Building Your Website With Gridsome - A Complete Guide.

If you are planning to build a website, chances are that you have come across the term "Static Site Generators". They are essentially tools that take your data in the form of Markdown, JSON, CSV and APIs and convert them into static HTML pages. There are plenty of static site generators available, but if you like working with Vue.js, then Gridsome is the best option there is.

#Installation

Before working with Gridsome, make sure you have Node.js version 8.3 or higher installed. Let's begin by opening the command prompt and installing Gridsome's command line interface.

npm install --global @gridsome/cli

Then create a project with the name of your choice, I will go with 'mysite'.

gridsome create mysite

Switch to the newly created folder.

cd mysite

And, start your local server.

gridsome develop

Enter http://localhost:8080/ in your URL bar and you should see mysite's default home page.

#Creating Pages

The root of the project is where our main configuration file gridsome.config.js resides. We will come back to this later when configuring our plugins. The src folder is where we will get coding. Let's start with the pages directory. You should see a file named About.vue here, pointing to the page available at the URL /about. Index.vue will be our homepage.

Click on the About.vue file and let's edit some of the content inside the <p> tag. Also, change the title property in the metaInfo object, found in the script tag.

<template>
  <Layout>
    <h1>About us</h1>
    <p>I'm building a website with Gridsome.</p> 
  </Layout>
</template>

<script>
export default {
  metaInfo: {
    title: 'This is my About Page' 
  }
}
</script>

Go to /about and you should see the changes reflected. The metaInfo.title is a placeholder for the title of the document. Let's add another page and call it FrequentlyAskedQuestions.vue and add this bit of code there.

<template>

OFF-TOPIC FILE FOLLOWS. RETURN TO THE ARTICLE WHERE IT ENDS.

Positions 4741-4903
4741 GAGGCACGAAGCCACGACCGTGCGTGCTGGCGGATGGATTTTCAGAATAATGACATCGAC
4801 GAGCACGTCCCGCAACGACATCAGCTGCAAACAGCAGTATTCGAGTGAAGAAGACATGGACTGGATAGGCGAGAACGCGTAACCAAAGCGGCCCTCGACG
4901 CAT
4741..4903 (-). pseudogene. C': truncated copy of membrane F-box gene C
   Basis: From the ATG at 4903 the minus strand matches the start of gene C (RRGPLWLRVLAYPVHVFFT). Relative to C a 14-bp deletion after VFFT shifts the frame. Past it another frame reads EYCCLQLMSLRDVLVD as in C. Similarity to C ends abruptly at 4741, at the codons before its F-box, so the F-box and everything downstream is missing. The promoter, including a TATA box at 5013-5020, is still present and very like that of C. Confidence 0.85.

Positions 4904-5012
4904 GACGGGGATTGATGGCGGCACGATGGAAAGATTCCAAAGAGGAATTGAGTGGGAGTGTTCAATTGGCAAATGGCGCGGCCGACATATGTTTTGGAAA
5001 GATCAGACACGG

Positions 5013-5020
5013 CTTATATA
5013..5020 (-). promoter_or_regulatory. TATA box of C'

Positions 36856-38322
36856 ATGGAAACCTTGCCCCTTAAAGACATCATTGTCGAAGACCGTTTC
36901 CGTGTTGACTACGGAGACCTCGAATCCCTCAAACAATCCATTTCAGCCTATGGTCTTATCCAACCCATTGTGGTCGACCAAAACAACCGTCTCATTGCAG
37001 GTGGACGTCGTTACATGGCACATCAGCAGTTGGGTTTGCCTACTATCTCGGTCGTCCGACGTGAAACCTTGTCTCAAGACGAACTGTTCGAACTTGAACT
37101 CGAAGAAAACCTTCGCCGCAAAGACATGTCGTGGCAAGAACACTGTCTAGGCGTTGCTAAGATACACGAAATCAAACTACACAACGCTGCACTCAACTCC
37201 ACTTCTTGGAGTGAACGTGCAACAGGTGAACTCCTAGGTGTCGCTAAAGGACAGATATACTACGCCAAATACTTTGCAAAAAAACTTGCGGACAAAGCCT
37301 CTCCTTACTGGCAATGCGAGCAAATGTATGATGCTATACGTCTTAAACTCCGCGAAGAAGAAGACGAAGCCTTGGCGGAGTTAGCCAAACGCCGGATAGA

<Layout>
    <h1>FAQ</h1>
    <p>What's the meaning of life?</p>
  </Layout>
</template>

<script>
export default {
  metaInfo: {
    title: 'This is the FAQ page'
  }
}
</script>

How do I access the newly created page? FrequentlyAskedQuestions.vue will be available at the URL /frequently-asked-questions. This was just a silly test to see how the file name translates to the URL.

#Building The Blog

Let's create a few mock blogs. In the root directory, create a folder called blog.

|-blog
|-node_modules
|-src
  |-assets
  |-components
  |-pages
  |-templates
  |-main.js
|-gridsome.config.js
|-gridsome.server.js

Our blog content will be stored in markdown files with .md extension. Let's start with our first blog and name it first-blog.md. The information between the two --- symbols will be the meta-data useful for querying the blog posts. If you need to generate some random text, checkout this fun little website called Jeffsum.com

---
title: First Blog!
author: John Doe
tags: ["quotes", "jeff goldblum", "actor"]
dateCreated: 2019-06-22
dateModified: 2019-06-22
---
You're a very talented young man, with your own clever thoughts and ideas. Do you need a manager? You know what? It is beets. I've crashed into a beet truck. God creates dinosaurs. God destroys dinosaurs. God creates Man. Man destroys God. Man creates Dinosaurs.